There was a man, and a woman, and a meeting. Neither are what they seem, and both have walked the valley of death on their way to this day. Sparks, and something changes for both of them. But how did their world get so dark and why were they, and everyone else, left in this situation. Cue an article on giant oil refineries, proposing that in twenty years half of the world's refining could be done in less than ten refineries.
Why would someone want to destroy them? That would cause chaos, and starvation because vast amounts of food are shipped to the populations in cities. If the someone wanted chaos, and to cut the world population, how would they stop governments reacting? Kill them. A plane full of explosives into a Joint Session of Congress, a pocket nuke under the Russian Parliament, a Chechen suicide squad storming the Kremlin, nerve gas in a meeting of the Chinese leadership. It would only take a few days without firm leadership for panic to hit, and if the likes of ISI took their chance?
How long would it take to plan that? How many plotters...
What did you enjoy most about writing this book?
Writing the first complete draft. It's exciting, getting the idea down while it is still fresh. The multiple edits and rewrites just aren't as much fun.
Tell us about your main characters- what makes them tick?
Harold comes from a broken home and joined the Army to escape. He learned to shoot in a rifle club but finds out he can't pull the trigger with a human in the sights. When he finally has to find a way, he has nightmares about his victims. Then his big sister and her kids are in danger so he finds a way to justify his killing, to protect others, but he never really comes to terms with it.
Liz the smith only learned to work metal to make ornaments and meet blacksmiths because muscles turn her on. She is very strong for a woman, and mad as hell about the local scroats, but when she tries to do something about it she can't. She freezes, can't even defend herself, and it eats at her. Instead she cracks jokes, and makes the nastiest weapons she can so the likes of Soldier Boy can kill the scroats for her.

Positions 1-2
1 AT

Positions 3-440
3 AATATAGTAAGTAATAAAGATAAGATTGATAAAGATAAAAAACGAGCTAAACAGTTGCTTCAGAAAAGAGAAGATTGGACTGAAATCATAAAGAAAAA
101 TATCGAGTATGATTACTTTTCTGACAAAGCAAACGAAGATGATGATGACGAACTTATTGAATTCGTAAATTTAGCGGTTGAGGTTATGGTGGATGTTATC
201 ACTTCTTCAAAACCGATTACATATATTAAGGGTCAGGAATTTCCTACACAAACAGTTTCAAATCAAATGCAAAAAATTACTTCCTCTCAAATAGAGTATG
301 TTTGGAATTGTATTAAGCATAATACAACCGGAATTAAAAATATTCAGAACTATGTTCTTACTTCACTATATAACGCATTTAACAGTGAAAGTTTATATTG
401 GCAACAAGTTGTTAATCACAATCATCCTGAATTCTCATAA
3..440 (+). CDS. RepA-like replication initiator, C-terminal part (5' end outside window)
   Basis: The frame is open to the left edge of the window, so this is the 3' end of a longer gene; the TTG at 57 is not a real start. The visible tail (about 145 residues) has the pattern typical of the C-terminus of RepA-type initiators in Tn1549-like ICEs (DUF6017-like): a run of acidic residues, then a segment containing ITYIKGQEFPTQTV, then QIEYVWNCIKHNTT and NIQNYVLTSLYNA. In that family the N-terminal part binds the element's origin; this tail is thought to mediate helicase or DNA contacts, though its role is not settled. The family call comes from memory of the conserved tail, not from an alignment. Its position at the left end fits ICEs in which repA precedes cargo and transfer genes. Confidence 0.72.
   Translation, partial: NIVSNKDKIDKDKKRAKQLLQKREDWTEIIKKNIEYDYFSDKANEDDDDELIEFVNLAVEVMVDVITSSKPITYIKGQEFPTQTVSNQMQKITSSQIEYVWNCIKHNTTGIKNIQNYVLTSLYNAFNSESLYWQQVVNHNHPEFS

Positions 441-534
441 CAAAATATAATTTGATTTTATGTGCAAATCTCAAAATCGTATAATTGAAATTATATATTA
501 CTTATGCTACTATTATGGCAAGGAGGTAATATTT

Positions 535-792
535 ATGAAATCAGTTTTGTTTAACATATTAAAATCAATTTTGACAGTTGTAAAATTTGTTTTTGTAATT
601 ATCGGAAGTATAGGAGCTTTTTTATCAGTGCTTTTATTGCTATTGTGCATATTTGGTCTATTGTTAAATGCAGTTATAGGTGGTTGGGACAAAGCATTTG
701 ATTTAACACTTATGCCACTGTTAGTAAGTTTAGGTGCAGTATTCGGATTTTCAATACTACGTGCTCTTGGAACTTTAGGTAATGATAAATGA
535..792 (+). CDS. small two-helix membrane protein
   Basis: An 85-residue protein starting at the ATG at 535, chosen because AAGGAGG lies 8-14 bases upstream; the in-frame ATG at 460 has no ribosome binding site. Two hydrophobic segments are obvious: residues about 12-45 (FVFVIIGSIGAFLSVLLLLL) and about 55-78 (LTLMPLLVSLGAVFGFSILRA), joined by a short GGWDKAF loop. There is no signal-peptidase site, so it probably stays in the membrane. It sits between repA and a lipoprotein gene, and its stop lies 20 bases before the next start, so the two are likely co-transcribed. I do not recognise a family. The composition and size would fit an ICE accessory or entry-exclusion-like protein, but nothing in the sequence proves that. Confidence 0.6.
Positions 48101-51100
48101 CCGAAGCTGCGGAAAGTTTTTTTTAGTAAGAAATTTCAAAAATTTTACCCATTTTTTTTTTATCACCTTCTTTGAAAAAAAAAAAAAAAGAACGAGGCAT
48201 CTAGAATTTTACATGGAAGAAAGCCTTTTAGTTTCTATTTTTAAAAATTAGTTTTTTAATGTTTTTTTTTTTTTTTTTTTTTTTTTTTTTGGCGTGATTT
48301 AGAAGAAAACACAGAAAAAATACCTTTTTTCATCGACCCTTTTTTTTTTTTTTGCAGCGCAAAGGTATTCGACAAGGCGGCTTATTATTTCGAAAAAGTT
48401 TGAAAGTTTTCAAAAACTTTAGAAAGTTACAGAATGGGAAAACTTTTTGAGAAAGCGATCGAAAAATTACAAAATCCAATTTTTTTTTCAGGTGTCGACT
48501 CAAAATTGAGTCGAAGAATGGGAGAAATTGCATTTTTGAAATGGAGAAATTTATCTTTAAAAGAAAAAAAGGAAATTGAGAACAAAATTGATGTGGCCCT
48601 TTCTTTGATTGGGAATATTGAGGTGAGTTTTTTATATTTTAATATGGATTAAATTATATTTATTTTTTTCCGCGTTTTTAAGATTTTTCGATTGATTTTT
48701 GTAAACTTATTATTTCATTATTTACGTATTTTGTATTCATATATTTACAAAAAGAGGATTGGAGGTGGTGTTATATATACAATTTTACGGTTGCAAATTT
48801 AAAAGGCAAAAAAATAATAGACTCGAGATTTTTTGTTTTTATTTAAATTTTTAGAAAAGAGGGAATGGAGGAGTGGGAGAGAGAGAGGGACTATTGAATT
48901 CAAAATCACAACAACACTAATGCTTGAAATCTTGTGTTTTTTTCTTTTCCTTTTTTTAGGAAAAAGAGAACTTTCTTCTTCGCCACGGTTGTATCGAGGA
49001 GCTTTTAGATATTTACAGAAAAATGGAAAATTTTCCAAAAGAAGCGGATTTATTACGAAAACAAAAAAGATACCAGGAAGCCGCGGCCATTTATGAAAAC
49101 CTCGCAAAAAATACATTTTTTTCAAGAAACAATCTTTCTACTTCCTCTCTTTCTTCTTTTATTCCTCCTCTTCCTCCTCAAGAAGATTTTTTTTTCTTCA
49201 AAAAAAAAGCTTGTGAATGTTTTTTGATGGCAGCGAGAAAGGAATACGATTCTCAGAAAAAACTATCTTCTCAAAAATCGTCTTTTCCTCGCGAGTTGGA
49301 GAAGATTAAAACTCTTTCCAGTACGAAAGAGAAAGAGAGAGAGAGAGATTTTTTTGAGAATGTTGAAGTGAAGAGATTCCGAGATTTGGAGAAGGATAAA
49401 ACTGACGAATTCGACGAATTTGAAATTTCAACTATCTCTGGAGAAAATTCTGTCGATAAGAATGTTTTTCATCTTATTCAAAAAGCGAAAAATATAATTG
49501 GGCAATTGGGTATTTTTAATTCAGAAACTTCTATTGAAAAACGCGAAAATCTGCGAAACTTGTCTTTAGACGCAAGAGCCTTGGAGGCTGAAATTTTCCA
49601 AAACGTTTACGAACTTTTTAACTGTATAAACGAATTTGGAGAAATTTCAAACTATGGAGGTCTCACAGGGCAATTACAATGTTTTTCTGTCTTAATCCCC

Casper the Gay Giant, or Orchard Fairy as he calls himself, never really came out properly. His parents disapproved, and he didn't like the flamboyantly gay scene so he lived quietly on his own. Then he met Harold, who rescued him and didn't care if Casper was gay as long as he'd help him hide a body. Casper makes gay jokes about kidnapping lumberjacks, and threatens gangsters with gay searches, in some sort of euphoria because he's out of the closet and none of these people mind. He loves them for it, and would die for any one of them.
When did you first consider yourself a writer?
Not yet, I'm still working on it.
How did you come up with the title of your first novel?
I came up with 'Planting the Orchard' because the refugees arrive in a road called Orchard Close, where they dig in and fortify. The series name, Fall of the Cities, came later and describes what is happening to them and others.